financial managemen
Word document of 700–1,000 words with attached Excel Spreadsheet showing calculations.
Your next assignment as a financial management intern is to apply the knowledge that you acquired while engaging in the cost of capital discussion that you had with your colleagues. In this task, you will be calculating the weighted cost of capital for a firm using the book value of the components and the concepts presented in this phase.
Using the most current annual financial statements from the company you analyzed in Phase 1, determine the percentage of the firm’s assets that are currently be financed with debt (total liabilities), preferred stock, and common stock (common equity). It is very possible that your firm will have very little or no preferred stock, so in this class, the percent would be “zero.” Your ratios should add up to 100%. You will also need to calculate the firm’s average tax rate using the income tax expense divided by the firm’s income before taxes. Use the following tables:
Company 
Total Assets 
Total Liabilities 
Total Preferred Stock 
Total Common Equity 
Dollar Value 

% of Assets 
Company 
Income before Tax 
Income Tax Expense 
Average Tax Rate (%) 
The first component to determine is the cost of debt. You mentor suggests using the Web site that you used in the previous Phase to find the pretax yieldtomaturity of a bond with at least 5 years left before maturity. Using the following table, calculate the firm’s aftertax cost of debt:
Yield to Maturity 
1 – Average Tax Rate 
Aftertax Cost of Debt 
Now you will need to calculate the cost of preferred stock. You can use the following table:
Annual Dividend 
Current Value of Preferred Stock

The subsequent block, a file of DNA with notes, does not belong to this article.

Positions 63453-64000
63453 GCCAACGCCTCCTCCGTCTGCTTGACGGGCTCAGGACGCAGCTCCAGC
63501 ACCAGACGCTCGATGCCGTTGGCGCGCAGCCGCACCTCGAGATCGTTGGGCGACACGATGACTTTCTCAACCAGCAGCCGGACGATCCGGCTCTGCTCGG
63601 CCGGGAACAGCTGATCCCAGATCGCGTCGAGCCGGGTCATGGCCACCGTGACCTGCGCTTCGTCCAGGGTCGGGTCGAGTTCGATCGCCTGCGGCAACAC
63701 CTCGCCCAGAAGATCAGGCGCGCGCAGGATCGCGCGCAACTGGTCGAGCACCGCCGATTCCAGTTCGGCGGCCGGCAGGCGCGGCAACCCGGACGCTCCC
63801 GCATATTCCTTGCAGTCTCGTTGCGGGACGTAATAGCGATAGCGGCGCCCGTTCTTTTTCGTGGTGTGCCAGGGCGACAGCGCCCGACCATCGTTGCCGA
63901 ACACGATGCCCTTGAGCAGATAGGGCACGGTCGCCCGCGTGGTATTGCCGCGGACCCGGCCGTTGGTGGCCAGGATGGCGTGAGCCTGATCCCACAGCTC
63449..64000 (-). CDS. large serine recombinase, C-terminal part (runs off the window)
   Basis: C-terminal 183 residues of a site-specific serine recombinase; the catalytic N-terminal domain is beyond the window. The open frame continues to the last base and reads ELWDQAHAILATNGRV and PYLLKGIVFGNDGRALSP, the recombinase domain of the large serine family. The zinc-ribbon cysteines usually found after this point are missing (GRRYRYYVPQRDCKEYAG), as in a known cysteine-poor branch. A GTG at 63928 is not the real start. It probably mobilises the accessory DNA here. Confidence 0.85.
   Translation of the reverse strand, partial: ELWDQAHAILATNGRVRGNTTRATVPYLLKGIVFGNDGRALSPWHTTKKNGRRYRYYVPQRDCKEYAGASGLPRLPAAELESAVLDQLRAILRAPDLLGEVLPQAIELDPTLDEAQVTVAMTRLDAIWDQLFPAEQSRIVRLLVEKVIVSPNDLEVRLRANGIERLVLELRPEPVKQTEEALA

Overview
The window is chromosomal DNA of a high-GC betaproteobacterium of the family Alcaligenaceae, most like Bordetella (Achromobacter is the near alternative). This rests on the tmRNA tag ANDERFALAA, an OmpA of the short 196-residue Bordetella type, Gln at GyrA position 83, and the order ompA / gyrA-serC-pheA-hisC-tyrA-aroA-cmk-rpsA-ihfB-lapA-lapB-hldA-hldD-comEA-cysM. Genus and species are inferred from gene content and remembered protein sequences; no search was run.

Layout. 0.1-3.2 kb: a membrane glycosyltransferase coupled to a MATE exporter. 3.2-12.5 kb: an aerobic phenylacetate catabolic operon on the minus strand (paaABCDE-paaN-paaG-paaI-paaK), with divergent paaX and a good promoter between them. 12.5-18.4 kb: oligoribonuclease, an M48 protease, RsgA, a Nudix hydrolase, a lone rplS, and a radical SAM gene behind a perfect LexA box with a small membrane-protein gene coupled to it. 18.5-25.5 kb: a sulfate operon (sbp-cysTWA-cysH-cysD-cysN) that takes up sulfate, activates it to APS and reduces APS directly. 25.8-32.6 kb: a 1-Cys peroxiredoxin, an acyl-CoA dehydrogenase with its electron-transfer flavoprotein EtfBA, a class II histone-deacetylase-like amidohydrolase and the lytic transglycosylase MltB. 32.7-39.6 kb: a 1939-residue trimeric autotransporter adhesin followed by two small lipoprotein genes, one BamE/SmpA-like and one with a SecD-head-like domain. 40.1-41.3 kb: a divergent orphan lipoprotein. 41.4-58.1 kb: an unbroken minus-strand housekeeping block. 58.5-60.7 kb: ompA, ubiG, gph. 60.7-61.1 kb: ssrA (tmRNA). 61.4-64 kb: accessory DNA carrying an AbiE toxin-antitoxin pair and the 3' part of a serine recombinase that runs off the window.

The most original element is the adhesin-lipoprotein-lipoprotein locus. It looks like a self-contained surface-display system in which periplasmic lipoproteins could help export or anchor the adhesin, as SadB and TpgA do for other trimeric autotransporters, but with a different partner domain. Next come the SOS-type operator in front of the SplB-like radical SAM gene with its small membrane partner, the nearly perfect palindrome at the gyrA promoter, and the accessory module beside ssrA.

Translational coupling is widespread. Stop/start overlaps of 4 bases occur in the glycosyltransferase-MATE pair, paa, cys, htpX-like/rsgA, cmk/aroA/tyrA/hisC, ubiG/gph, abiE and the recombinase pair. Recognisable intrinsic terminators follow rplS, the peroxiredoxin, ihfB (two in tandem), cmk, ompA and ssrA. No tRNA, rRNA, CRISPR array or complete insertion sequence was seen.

Cost of Preferred Stock (%) 
To calculate the cost of common equity, you can use the CAPM model. Using current stock data, the yield on the 5year treasury bond, and the return on the market calculated in Phase 2, you can calculate the cost of common equity using the following table:
5year Treasury Bond Yield (riskfree rate) 
Stock’s Beta 
Return on the Top 500 Stocks (market return) 
Cost of Common Equity 
Now, you can use the cost and ratios from above to calculate the firm’s weighted average cost of capital (WACC) using the following table:
AfterTax Cost of Debt 
Cost of Preferred Stock 
Cost of Common Equity 
WACC 

Unweighted Cost 

Weight of Component 

Weighted Cost of Component 
 After completing the required calculations, explain your results in a Word document, and attach the spreadsheet showing your work. Be sure to explain the following:
 How would you expect the weighted average cost of capital (WACC) to differ if you had used market values of equity rather than the book value of equity, and why?
 What would you expect would happen to the cost of equity if you had to raise it by selling new equity, and why?
 If the aftertax cost of debt is always less expensive than equity, why don’t firms use more debt and less equity?
 What are some of the advantages and disadvantages of raising capital by using debt?
 How would “floatation costs” impacted the WACC, and how could they have been incorporated in the formula?
Category: Financial management